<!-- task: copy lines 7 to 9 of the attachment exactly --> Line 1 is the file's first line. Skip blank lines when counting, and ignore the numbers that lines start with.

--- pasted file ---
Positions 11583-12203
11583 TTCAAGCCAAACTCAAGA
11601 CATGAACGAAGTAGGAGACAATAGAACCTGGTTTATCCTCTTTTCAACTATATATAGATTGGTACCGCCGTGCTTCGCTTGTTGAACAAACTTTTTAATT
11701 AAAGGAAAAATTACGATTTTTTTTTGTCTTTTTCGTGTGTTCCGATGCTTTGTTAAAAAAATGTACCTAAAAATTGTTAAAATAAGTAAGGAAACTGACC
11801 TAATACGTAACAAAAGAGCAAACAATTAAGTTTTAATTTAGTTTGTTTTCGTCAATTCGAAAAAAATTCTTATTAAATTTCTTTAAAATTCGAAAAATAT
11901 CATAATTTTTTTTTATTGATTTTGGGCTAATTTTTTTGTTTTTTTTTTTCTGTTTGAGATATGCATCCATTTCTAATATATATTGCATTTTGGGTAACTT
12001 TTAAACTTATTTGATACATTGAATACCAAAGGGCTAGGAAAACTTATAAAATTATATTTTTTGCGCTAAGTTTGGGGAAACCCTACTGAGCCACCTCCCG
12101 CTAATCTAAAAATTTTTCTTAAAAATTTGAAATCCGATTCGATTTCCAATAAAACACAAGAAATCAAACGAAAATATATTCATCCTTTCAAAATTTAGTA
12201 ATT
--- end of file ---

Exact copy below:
12001 TTAAACTTATTTGATACATTGAATACCAAAGGGCTAGGAAAACTTATAAAATTATATTTTTTGCGCTAAGTTTGGGGAAACCCTACTGAGCCACCTCCCG
12101 CTAATCTAAAAATTTTTCTTAAAAATTTGAAATCCGATTCGATTTCCAATAAAACACAAGAAATCAAACGAAAATATATTCATCCTTTCAAAATTTAGTA
12201 ATT